What Is the Egg Diet?

In This Article

Box of eggs on striped tablecloth
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The egg diet is a weight loss program that requires you to build at least one meal each day around the traditional breakfast staple. It is a low-calorie, low-carbohydrate, high-protein plan designed to help you lose weight without losing muscle mass.

There are different versions of the egg diet, including an egg-only diet. In all variations of the plan, you'll eat three meals a day with no snacks, and only water or zero-calorie beverages.

What Experts Say

"Eggs are little nuggets of nutrition, providing protein, choline, vitamin D, lutein and more, but the egg diet on the whole is low in carbs which can leave you hungry. Also, eating the same food over and over (like eggs for breakfast) can get boring for some, which can lead to non-compliance."

Kelly Plowe, MS, RD

Background

The egg diet has been around for a while. In the 1970s, Vogue published a popular egg and wine diet. In the internet age, it seems the egg diet gained popularity in 2010 as the "egg-fest" and was born out of the keto diet as a way to jumpstart stalled weight loss.

Eggs are a nutritional powerhouse and provide your body with protein, fat, vitamin D, phosphorus, vitamin A, and two B-complex vitamins that your body needs to convert food into energy. Eggs are also a very good source of riboflavin, selenium, and choline.

There are about 75 calories, 5 grams of fat, 6 grams of protein and less than 1 gram of carbohydrate in a single egg.

How It Works

There are different versions of this weight loss plan, and all of them require that you eat primarily egg-based meals. These are the most popular variations:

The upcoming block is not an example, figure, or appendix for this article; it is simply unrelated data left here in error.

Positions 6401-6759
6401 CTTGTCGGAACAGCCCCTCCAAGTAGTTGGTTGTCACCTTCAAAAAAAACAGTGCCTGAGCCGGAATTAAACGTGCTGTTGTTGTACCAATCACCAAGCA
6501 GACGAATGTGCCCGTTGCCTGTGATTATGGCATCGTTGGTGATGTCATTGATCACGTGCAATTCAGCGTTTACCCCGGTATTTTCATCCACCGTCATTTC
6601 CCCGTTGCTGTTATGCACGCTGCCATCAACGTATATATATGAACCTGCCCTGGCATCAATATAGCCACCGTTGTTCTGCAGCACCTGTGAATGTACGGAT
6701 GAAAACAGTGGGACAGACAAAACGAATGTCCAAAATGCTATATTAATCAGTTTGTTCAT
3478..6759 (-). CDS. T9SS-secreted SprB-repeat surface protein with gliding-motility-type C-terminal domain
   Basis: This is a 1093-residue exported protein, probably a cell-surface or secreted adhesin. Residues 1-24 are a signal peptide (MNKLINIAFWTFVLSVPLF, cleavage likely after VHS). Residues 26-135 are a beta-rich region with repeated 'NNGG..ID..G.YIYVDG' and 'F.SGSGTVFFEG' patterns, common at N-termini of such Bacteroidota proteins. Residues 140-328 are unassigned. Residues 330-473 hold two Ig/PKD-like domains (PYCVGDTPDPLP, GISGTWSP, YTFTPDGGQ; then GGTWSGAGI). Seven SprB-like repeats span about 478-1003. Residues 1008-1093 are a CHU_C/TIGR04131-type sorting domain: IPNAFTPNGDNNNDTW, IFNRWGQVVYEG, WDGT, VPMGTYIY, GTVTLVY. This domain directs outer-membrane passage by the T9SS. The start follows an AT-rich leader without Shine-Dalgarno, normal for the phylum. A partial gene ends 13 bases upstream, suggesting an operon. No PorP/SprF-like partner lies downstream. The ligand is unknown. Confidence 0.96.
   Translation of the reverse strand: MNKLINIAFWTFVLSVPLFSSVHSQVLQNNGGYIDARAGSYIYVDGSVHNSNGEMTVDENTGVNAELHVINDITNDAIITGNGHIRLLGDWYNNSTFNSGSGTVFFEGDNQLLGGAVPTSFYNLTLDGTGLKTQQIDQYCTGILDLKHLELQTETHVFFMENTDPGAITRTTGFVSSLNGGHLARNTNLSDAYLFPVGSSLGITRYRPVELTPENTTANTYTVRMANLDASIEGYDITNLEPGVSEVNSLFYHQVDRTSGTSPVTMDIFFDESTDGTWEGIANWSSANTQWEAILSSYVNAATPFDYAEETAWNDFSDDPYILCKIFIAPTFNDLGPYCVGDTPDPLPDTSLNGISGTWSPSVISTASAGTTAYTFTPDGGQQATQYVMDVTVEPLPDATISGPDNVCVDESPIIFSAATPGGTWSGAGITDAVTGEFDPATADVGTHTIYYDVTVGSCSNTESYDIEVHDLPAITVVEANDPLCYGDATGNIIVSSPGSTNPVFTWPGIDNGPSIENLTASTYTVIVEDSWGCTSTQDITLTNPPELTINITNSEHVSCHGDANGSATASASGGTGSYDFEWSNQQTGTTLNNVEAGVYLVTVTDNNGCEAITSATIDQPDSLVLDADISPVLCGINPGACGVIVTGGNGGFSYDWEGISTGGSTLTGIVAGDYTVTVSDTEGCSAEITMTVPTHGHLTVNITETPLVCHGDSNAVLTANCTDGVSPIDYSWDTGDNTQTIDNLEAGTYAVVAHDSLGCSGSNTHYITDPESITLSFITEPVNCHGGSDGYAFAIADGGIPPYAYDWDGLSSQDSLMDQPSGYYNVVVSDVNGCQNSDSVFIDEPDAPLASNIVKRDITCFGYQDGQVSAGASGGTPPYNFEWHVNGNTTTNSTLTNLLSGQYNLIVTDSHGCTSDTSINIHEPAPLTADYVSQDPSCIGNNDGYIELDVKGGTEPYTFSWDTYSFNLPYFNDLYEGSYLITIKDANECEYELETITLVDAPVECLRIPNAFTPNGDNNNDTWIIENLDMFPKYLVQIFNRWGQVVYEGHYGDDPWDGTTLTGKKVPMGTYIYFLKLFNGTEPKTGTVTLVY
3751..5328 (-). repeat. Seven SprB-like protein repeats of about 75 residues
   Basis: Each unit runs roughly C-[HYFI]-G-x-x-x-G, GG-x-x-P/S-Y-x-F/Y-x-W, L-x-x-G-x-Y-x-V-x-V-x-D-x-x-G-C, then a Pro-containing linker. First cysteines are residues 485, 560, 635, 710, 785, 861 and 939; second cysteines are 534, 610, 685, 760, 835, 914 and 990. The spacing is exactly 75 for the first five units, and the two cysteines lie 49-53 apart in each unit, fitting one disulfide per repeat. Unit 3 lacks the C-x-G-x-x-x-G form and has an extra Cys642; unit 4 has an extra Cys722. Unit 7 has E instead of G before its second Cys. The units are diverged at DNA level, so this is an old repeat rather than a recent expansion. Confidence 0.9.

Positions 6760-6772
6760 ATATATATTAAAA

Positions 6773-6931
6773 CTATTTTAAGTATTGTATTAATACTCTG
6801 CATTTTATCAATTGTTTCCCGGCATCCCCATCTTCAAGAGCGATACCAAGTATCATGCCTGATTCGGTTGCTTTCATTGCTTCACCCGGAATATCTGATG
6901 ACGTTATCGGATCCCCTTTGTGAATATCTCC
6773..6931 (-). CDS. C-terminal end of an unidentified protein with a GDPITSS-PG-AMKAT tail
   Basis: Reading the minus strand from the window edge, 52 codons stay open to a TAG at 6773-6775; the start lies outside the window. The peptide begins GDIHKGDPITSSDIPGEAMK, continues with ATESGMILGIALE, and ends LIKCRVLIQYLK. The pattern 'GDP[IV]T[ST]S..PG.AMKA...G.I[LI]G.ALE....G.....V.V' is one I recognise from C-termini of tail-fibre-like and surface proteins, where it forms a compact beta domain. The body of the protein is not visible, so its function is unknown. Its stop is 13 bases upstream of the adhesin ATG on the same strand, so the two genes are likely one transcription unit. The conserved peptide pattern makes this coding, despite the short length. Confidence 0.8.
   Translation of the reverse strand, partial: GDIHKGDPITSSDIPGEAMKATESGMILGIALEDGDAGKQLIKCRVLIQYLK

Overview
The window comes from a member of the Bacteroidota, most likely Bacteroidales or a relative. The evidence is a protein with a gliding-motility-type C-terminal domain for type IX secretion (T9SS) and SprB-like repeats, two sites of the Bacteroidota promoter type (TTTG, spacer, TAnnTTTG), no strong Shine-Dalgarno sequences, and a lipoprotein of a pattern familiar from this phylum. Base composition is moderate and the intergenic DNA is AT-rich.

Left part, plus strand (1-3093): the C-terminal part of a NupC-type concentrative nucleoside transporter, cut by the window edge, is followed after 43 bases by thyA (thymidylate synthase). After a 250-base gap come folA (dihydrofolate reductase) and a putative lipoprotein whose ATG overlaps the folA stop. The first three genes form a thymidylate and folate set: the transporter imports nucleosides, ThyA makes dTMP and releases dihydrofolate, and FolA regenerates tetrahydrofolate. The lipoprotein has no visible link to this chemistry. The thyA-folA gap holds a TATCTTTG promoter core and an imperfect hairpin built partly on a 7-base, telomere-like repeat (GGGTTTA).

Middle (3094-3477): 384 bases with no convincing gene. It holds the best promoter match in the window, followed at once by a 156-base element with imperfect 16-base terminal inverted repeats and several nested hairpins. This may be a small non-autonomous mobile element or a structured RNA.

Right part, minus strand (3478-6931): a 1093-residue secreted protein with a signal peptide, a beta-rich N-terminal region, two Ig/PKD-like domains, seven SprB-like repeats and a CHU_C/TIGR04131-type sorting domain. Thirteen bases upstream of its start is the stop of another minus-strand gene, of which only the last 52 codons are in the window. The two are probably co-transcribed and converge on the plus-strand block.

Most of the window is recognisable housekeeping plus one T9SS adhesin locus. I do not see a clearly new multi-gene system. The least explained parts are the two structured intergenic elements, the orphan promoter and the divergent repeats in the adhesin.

• 14-Day Egg Diet: If you choose this version of the diet program, you’ll consume three meals each day. Snacks and drinks with calories are not allowed. Each day, eat one meal with eggs, but other meals can be built around other sources of lean protein such as chicken or fish. To supplement the protein on your plate, you can add low carbohydrate vegetables such as broccoli or spinach. Citrus fruit is sometimes allowed. This diet is sometimes called the “Boiled Egg Diet” and requires that you eat your eggs hard-boiled, rather than poached, scrambled, or fried.
  • Egg and Grapefruit Diet: This is a variation of the 14-day Egg Diet and lasts for the same amount of time. On this version of the diet, you eat half a grapefruit at each meal with your egg or lean protein. No other fruit is allowed.
  • Egg-Only Diet: This version of the weight loss program is a mono diet. Mono diets are extreme, unhealthy weight loss programs where you eat only a single food for an extended period. Dieters on this program eat only hard-boiled eggs and water for two weeks. As you might imagine, exercise is not recommended on this plan because of the extreme fatigue that you are likely to experience.